Reinhold Niebuhr also developed a theology similar to Metz in the practical application of theology. During the 1930s, Niebuhr was a leader of the Socialist Party of America, and although he broke with the party later in life socialist thought is a prominent component of his development of Christian Realism. The work by Niebuhr that best exemplifies his relationship with political theology is Moral Man and Immoral Society: A Study of Ethics and Politics (1932).
One of the most influential developers of recent political theology is Stanley Hauerwas, though he considers his work to be better termed a "theological politics". Hauerwas has actively critiqued the political theology of both Reinhold Niebuhr and H. Richard Niebuhr, and has been a frequently critic of Christians' attempt to attain political power and align themselves with secular political ideologies. Moreoever, he has been a severe critic of liberal democracy, capitalism, and militarism, arguing that all of those ideologies are antithetical to Christian convictions.
Political theology in Sub-Saharan Africa
Political theology in sub-Saharan Africa deals with the relationship of theology and politics, arising from the anti-apartheid struggle in South Africa and nationalist campaigns of the mid to late twentieth century elsewhere. The increasing numbers of Christians in sub-Saharan Africa has led to an increased interest in Christian responses to the region's continuing issues of poverty, violence, and war. According to the Cameroonian theologian and sociologist Jean-Marc Éla, African Christianity "has to be formulated from the struggles of our people, from their joys, from their pains, from their hopes and from their frustrations today." African theology is heavily influenced by liberation theology, global black theology, and postcolonial theology.
Political theology in the Middle East
Christian political theology in the Middle East is a religious response by Christian leaders and scholars to political problems. Political theologians try to balance the demands of a tumultuous region with the delicate but long history of Christianity in the Middle East. This has yielded a diversity of political theology disproportionate to the small size of Middle East Christian minorities. The region's importance to Christians worldwide - both for history and doctrinal authority for many denominations - also shapes the political theologies of the Middle East.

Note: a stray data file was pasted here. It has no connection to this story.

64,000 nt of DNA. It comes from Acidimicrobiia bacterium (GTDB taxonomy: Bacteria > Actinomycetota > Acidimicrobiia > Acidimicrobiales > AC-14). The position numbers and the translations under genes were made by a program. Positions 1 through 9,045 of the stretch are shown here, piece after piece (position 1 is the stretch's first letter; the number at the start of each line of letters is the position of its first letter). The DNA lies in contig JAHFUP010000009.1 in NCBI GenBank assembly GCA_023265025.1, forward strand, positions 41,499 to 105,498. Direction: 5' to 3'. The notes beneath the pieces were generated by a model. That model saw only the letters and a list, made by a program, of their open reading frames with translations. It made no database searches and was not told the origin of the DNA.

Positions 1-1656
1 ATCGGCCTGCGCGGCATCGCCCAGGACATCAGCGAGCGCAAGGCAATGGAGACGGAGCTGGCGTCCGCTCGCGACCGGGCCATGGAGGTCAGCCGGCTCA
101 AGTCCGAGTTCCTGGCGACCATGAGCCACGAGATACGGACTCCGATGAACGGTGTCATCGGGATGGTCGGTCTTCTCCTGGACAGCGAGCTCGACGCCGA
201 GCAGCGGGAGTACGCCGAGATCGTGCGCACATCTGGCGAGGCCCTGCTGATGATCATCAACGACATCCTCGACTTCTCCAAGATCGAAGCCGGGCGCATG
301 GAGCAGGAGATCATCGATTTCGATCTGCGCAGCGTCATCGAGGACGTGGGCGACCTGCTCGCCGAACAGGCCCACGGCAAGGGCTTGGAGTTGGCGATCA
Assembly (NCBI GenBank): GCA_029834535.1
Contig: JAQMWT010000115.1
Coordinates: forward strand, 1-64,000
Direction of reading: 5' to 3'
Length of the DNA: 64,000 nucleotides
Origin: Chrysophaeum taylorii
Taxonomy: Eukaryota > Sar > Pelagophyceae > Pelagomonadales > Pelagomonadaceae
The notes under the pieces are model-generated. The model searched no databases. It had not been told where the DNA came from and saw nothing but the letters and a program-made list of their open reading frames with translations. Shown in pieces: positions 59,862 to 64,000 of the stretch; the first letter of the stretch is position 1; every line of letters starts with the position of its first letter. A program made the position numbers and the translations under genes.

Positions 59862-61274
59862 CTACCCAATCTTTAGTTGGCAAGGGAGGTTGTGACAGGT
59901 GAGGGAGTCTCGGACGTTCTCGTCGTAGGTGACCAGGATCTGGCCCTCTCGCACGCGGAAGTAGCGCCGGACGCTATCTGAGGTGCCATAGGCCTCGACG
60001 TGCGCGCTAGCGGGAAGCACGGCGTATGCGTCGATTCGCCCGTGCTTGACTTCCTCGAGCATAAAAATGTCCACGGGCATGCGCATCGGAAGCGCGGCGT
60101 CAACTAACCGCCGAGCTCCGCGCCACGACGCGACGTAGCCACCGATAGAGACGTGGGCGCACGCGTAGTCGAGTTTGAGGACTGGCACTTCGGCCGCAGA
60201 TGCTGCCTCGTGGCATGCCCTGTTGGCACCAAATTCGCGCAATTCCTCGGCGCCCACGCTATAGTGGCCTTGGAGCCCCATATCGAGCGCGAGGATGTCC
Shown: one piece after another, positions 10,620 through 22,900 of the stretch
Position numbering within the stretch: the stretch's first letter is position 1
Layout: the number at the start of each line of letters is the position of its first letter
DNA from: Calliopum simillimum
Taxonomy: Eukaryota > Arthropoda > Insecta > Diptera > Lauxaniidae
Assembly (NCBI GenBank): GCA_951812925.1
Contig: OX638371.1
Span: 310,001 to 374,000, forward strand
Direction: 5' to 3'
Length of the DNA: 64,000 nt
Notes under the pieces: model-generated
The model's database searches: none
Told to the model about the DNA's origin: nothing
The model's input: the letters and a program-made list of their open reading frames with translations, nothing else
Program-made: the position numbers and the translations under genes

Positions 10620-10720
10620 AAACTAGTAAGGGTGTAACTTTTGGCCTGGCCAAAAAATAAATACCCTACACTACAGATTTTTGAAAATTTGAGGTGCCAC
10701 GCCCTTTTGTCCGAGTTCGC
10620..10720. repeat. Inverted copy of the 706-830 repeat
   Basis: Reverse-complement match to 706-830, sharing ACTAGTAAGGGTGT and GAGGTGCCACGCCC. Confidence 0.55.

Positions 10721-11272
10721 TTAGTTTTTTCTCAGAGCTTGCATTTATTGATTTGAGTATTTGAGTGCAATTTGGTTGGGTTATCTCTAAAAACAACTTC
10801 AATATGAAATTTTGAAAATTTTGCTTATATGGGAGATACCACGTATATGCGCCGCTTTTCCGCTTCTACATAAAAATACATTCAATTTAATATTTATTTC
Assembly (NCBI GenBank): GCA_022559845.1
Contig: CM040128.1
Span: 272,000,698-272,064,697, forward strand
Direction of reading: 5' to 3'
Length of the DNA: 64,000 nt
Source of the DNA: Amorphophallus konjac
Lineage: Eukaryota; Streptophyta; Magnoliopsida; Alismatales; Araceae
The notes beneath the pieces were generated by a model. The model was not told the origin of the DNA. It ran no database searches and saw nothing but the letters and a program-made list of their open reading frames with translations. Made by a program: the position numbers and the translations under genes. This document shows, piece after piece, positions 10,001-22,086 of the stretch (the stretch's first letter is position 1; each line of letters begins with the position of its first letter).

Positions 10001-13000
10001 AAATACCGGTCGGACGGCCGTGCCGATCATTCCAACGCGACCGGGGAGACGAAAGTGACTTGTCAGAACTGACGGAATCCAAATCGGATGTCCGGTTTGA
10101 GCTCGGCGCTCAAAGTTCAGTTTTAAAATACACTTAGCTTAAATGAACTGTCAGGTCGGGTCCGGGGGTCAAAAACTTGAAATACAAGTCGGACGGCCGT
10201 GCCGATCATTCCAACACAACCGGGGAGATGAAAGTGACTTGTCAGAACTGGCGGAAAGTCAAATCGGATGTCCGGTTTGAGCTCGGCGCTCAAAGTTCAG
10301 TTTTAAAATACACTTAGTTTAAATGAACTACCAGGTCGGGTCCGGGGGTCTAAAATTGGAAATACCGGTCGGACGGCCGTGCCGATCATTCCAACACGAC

For many Christian leaders, the dominant approach to political theology is one of survival. Many Arab Christians see themselves as the heirs of a rich Christian heritage whose existence is threatened by regional unrest and religious persecution. Their chief political goal is survival, which sets their political theology apart.
At times, Arab Christian leaders have appealed to Christians outside the region through both denominational challenges and broader calls to Christian unity for humanitarian or political aid. In other cases, Christian politicians downplay their faith in the public sphere to avoid conflict with their Muslim neighbors.
In the mid-20th century, many Christians in the Middle East saw secular politics as a way out of their traditional status as a minority community in the Islamic world. Christians played prominent roles throughout the Pan-Arab nationalist movement in the mid-20th century, where their experience with Western politics and generally high educational attainments made their contributions valuable to nationalist governments around the region. One prominent example was Michel ‘Afleq, an Orthodox Christian, who formed the first Ba’ath group from students in Damascus in the 1940s. His belief was that Christians should embrace Islam as part of their cultural identity because nationalism was the best way for Christians to be successful in the Middle East.